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5 Tips for Laying Geotextiles Flawlessly

geotextile membrane image header image for blog post

5 Tips for Laying Geotextiles Flawlessly

Here at EasyMerchant, we buy our geotextile membranes in huge quantities, so we can pass big discounts on to you.

That said, no matter how much you’re paying for geotextiles, you definitely want to make sure you’re getting the installation right first time. You don’t want to have to buy additional rolls if you make mistakes – and you definitely don’t want to be digging it back up to take a second shot at laying it.

With that in mind, we’ve put together 5 tips that’ll help you make sure you get the job right first time.

Key Takeaways

  • When thinking about laying geotextiles you will need to think about –  how much overlap you will need, the type of subgrade you will be covering and preparing your site.
  • It is always recommended to have a dry run prior to securing your geotextile.


geotextiles image for 5 tips on how to lay geotextiles perfectly blog post

Tip 1: Think about overlapping before you order

It’s not at all uncommon for people to under-estimate the amount of textile they’re going to need for a job.


Well, it’s usually because overlapping isn’t considered when measuring up.

The overlapping and joining method you use will depend on the load capacity you’re hoping to achieve, but it’s not uncommon to lose 5-10% of your overall textile surface area to get it exactly right.

This probably isn’t going to be a problem if you’re laying something small like a driveway or paving – but if you’re working over a large area, this can leave you short and waiting for additional rolls if you’ve not considered it. Usually you’d be looking to overlap each section or joint of geotextile membrane by between 300 and 900mm with the average being 500mm. The joints can be secured using either waterproof tape, fixing pegs, or glue. Sometimes it is welded using a heat machine.

Tip 2: Make allowances for a weaker subgrade

Most geotextile guides will suggest fill depths of between 8” to 12” (20cm to 30cm) – but you’ll probably want to allow for more if you’re working on top of a weaker subgrade.

If your subgrade is especially weak or of a loose composition, you’ll probably want to allow for 18” (45cm) or more.

Obviously, this is a crucial part of planning your job – so it’s important to understand what conditions you’re working with before you measure/price up. The difference between 12” and 18” might seem negligible over a small area – but it’s realistically going to mean 50% more fill, so you want to make sure you’re planning and pricing accordingly.

Having a sufficient fill on top of the membrane helps to stop the membrane from being punctured once traffic moves over the top of it.

Tip 3: Prepare your site properly

There’s likely to be a lot of legwork involved with preparing your site properly for a geotextile, but it’s a vital part of the process if you want a good end-product.

Sometimes, this means entirely removing trees, roots, and other large obstructions. Equally, if you find pockets of soil that are weaker than the surrounding area, you’re going to need to replace these with a suitable granular fill/aggregate to make sure everything’s stable.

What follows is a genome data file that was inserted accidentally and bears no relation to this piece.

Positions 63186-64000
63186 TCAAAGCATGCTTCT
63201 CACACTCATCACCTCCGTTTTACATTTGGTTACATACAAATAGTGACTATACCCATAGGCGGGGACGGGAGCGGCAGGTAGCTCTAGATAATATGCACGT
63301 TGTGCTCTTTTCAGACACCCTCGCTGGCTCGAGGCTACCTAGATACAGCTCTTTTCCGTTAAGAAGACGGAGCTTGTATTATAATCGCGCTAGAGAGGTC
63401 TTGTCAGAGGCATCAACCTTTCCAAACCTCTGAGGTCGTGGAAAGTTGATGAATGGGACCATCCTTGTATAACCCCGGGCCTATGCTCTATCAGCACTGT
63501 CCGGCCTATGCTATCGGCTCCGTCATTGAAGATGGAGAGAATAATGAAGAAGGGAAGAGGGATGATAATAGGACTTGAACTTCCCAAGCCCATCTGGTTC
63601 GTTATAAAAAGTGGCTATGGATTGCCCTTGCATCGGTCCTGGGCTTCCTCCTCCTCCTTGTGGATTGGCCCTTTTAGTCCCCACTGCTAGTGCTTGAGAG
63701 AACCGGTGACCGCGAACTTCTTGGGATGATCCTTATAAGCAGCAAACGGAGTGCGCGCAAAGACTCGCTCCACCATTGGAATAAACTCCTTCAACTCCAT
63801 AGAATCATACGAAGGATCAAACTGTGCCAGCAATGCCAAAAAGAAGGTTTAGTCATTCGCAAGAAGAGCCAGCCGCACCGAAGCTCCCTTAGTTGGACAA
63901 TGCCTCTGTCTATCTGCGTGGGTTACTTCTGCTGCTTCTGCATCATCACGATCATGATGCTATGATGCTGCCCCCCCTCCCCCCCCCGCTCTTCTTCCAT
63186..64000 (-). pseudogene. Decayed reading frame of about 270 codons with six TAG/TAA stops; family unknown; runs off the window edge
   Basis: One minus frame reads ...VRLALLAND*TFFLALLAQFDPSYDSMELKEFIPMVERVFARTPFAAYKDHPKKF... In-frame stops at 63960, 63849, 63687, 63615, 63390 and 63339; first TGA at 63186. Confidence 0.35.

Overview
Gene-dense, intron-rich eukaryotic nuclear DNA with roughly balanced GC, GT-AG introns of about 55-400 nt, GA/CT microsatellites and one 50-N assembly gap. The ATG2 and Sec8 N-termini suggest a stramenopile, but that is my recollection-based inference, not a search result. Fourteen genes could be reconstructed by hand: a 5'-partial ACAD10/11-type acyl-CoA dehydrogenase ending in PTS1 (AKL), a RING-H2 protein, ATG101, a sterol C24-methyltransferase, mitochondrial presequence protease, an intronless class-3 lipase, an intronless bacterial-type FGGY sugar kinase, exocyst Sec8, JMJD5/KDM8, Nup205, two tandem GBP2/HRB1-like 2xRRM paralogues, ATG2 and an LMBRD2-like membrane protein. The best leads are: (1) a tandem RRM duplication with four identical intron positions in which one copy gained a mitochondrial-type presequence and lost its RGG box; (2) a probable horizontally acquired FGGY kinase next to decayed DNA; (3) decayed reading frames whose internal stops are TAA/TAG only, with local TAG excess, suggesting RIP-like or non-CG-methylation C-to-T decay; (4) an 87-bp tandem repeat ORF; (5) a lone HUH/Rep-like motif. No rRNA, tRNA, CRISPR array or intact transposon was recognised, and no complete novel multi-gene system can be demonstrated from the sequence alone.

Don’t be tempted to cut corners at this stage. Imperfections are compounded as you start putting layers down – so what starts as a slight bump can end up as a horrendously uneven surface when you finish the job.

Tip 4: Have a dress rehearsal

Got your site prepared and smooth? Good, now it’s time to get everything laid out.

Don’t be tempted to start securing your membranes until you’ve put everything in position first. Sure, if it’s a windy day, then it can be weighted down to avoid losing them – but don’t start pinning or joining until you’re absolutely certain that everything’s exactly right.

If you run into any unforeseen issues on your dry run, everything will roll back up – but if you’ve started pinning, taping, or stitching – undoing your work becomes a serious headache.

Tip 5: Secure your corners

When you’re absolutely confident that you’re ready to start laying your geotextiles and you’ve got your joins/overlaps planned out, you can start getting them secured.

Landscape group staples or plastic ground fixing pegs is usually what you’ll need (glues or tapes can be used also) – and when your starting point is secure, you can get the suitable amount of tension on your sheet. The tension you need will depend on the manufacturer’s instructions that come with the particular membrane you’ve ordered – but you’ll generally want to make sure it’s taut enough to stop any creasing or bunching up that would compromise the layer you’ve created.

Need any help?

We don’t just stock terram geotextile here at EasyMerchant – we also know every one of our products inside-out.

Whether you’re at the early stages of planning a job and need some help deciding which kind of textile is right – or you’re watching an excavator prepare your site and have a last-minute question, we can help.

Author Bio
Nathan Wilde

nathan wilde

Nathan has been in the drainage and plastics industry for over 12 years. Having worked for both builders’ merchants and major manufacturers Nathan has gained a significant amount of industry and product knowledge. Now at EasyMerchant Nathan has dedicated himself to making trade’s people’s lives easier.


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